FreeHolds Adventure, Cycle 1 Part 2d

FreeHolds Adventure, Cycle 1 Part 2d

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When the majority of preparations has been completed Tipper took a couple days to relax. She spent a while at the roadhouse each day, often with Adwin but not always;

The day she went to Town Hall for a quick mid-day meal with Dresmend’s oldest, after finishing off her work, lead to an encounter with the oldster that had won the coppers on her return. He bought a couple of drinks for them, told some stories from his youth and was generally pleasant enough company. Tipper had bought a couple more drinks for the table and by mid-afternoon had a good glow on. Dresmend’s oldest had become giggly and that had led to dancing and wrestling, then more drinking. Eventually the friendly wrestling led to a real challenge from one of Gibler’s lads and the serving maid, then others. The oldster kept betting on her escapades and kept winning as she out wrestled or out riddled all challengers. Shortly before sunset both Dresmend, looking for his daughter, and Adwin, looking for Tipper, came to Town Hall, nearly at the same time, through opposite doors. Neither of the men seem impressed with their intoxicated, half naked, bruised conditions and Tipper had been too drunk to be diplomatic about the situation.

She had made her apologies the next day, though neither Adwin nor Dresmend seemed overly concerned, so that was all well and good.

More time was spent with Adwin at the pool and often the two of them splashed and played, chasing each other into the grass to make love or lay together staring at the clouds or the star-filled night sky. He asked a bit about the singing of the dawn and dusk and the words she used, she explained as best she could about the wild-elves teaching the first men the songs of creation and the reliance all living things had, one to another.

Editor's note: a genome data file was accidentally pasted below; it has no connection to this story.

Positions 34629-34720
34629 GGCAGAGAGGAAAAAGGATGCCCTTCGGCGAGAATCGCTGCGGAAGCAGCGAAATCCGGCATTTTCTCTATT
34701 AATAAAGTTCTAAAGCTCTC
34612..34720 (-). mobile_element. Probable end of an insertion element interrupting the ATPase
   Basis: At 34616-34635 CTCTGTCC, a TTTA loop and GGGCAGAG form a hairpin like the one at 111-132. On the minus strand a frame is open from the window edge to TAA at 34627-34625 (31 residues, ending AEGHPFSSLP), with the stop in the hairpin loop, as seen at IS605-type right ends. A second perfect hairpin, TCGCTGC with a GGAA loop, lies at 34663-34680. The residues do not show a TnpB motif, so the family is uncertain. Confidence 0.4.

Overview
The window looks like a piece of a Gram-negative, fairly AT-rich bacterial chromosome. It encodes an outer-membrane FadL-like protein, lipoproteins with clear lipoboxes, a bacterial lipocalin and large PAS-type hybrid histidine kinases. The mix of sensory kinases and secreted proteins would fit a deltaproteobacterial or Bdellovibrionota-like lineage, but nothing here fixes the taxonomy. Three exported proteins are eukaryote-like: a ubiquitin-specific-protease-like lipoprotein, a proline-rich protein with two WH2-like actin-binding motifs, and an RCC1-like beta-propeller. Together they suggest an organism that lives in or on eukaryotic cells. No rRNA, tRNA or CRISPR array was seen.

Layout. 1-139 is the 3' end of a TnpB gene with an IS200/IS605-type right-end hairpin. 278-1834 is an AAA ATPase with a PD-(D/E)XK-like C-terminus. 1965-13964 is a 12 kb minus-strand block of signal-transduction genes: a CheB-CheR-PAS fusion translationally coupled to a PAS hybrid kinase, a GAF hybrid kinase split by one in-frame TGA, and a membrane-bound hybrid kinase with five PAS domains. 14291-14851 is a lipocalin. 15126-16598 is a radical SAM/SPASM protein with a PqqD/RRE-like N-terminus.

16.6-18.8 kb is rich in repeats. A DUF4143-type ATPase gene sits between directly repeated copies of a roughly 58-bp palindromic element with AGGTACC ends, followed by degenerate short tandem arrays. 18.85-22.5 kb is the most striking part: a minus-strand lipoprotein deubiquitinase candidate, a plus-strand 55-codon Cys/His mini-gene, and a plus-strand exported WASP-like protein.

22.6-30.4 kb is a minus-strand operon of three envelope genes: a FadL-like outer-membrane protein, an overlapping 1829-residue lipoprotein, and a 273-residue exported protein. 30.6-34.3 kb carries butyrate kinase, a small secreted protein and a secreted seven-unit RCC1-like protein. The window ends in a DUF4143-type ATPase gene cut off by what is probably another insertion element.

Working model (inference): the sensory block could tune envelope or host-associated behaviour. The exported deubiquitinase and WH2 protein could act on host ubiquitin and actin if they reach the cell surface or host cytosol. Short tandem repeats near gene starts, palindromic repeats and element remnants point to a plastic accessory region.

After what had turned into a long winded, fairly convoluted explanation of what she had meant, all he had said was, “Oh, okay. Makes sense.”

She really was unsure if he had understood her.

Adwin’s company had become familiar to her, a comfort. As well the new friendship with Dresmend’s daughter and even the cooper himself, made their layover in Aramy pleasant. Not being alone was nice and it had been many years since she could remember not feeling lonely, even when she had been in the company of others.

In the final days before leaving they packed their gear and spent a morning hiking around the village to get a feel for the weight and make sure there was no obvious faults with the packs, bundles, armour and weapons.

Adwin thought she looked impressive in her new armour, though she found it uncomfortable and more restrictive to her movement than she cared for. Experience told her that she would get used to the extra weight and intuition said she would need the armour. She sprinted the last half yat back to the cabin, happy that her kit stayed together. Adwin did not keep up with her, nor did his kit do well at a full run.

His armour had come out a bit mismatched, nor did he have one of the Maldorn harnesses. After the test run they reworked his load and tried to improve distribution, though in the end Tipper told him he’d likely have to drop the tarp and extra water skin should they be forced to run. He had also decided to keep his floppy hat over the much more practical helmet that better matched his armour.

The afternoon before their planned departure, they were doing the rounds to say goodbye to the folks of Aramy. Dresmend was wishing them well and reminding Tipper that he would hold the balance he owed her until their return next spring. His eldest daughter waited nearby, a sad look on her face. Then one of the local lads ran up to the property gate and shouted that a trade caravan was coming in from the south and would be here by mid day, then as quickly as he had appeared the youth ran off to shout the news to the rest of the village. Dresmend excused himself, saying he needed to get some things ready for the merchants.